A growing number of Americans say they fear Alzheimer’s disease. Probably because a growing number of Americans have a family member or friend who is affected by the disease.
I’m referring to a MetLife Foundation survey that came out today.
What’s interesting to me is that the leading cause of death in America is heart disease, followed by cancer. Alzheimer’s disease is actually the sixth leading cause of death, after stroke, chronic lower respiratory diseases and accidents. But it’s cancer that is the most feared disease, followed by Alzheimer’s disease.
For the survey, respondents were asked which of five major diseases they were most afraid. Forty-one percent said cancer. Thirty-one percent said Alzheimer’s. That is an increase from 20 percent who named Alzheimer’s as the disease they were most afraid of, in a similar survey in 2006.
Additionally, the survey found that 23 percent of adults are extremely or very concerned that they may someday have to provide care for a loved on with Alzheimer’s.
What I found troubling was how few of us have taken steps to prepare for Alzheimer’s and dementia, which is projected to increase substantially in the years to come. The survey says only 18 percent of adults say they have made plans for the possibility of getting Alzheimer’s. Fewer than half of adults claim to have talked to their families about the disease. Only 21 percent of adults say they have made any financial arrangements for the possibility of developing Alzheimer’s.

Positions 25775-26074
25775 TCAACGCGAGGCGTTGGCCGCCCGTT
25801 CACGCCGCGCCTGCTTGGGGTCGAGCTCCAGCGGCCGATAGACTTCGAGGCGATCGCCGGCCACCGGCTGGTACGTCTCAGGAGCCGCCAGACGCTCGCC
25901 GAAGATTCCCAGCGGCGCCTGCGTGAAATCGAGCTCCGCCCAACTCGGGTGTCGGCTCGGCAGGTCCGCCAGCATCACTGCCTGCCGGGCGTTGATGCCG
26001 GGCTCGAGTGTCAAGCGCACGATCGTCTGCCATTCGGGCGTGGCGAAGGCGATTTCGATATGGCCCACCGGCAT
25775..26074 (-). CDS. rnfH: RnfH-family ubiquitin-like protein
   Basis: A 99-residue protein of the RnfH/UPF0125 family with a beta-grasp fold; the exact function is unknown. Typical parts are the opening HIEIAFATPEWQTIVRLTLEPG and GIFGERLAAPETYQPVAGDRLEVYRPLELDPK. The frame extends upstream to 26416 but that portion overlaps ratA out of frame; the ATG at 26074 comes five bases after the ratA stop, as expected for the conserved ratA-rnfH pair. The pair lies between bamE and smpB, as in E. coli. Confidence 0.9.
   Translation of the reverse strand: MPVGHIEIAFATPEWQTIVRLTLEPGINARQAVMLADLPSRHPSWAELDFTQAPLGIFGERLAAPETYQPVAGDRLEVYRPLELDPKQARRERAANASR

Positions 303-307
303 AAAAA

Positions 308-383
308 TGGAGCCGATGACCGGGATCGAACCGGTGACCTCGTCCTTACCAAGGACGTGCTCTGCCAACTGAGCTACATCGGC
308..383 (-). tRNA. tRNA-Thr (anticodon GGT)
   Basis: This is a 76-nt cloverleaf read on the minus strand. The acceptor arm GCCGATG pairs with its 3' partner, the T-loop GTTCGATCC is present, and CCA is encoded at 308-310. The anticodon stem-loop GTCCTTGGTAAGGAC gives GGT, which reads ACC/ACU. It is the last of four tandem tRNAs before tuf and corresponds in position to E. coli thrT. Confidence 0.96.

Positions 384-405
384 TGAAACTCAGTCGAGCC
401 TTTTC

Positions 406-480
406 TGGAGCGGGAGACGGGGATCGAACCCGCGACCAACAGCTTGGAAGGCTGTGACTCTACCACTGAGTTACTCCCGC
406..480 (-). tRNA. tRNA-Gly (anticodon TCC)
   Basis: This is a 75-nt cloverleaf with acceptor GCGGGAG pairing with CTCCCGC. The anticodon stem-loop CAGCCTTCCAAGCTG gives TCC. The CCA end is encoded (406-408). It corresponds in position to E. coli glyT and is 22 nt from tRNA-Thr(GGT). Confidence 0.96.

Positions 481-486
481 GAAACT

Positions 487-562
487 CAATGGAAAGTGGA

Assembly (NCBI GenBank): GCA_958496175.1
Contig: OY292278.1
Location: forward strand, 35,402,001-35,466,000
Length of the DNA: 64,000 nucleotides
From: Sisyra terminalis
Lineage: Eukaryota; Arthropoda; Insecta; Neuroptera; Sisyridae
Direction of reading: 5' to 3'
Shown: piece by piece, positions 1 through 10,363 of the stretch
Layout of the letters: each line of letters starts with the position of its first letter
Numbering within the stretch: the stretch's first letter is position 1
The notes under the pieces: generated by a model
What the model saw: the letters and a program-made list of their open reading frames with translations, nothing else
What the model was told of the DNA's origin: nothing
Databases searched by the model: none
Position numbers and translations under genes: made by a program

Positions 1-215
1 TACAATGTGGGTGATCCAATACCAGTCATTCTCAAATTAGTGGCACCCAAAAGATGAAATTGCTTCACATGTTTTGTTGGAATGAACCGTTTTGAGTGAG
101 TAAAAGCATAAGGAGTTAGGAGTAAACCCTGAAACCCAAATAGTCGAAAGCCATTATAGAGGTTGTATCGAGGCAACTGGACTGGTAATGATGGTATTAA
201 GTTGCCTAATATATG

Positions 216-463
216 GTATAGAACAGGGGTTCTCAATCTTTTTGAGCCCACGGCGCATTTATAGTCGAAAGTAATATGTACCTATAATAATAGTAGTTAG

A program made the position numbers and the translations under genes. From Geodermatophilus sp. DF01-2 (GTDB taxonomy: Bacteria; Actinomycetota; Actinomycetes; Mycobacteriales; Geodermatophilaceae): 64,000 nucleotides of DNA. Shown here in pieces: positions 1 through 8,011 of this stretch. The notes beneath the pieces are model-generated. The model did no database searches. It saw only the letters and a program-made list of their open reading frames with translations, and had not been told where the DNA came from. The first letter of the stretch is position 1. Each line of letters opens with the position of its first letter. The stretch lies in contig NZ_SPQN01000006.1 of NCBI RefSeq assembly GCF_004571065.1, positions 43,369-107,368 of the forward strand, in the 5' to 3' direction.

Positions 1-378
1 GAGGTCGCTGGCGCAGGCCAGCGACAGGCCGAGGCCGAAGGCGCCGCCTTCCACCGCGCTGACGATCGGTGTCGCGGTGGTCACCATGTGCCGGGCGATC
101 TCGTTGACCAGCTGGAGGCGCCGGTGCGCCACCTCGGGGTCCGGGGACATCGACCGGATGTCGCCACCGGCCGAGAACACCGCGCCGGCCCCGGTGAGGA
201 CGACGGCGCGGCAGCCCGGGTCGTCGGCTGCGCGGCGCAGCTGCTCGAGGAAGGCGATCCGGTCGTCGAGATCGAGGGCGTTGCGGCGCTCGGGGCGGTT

Of course I understand – and share – the fear of this disease. I will even admit that I have not taken actual steps, had real conversations about the potential personal impact of this disease. But I will also make the point that learning about dementia, making some preparations and asking ourselves ”what if…” can make the whole situation less scary.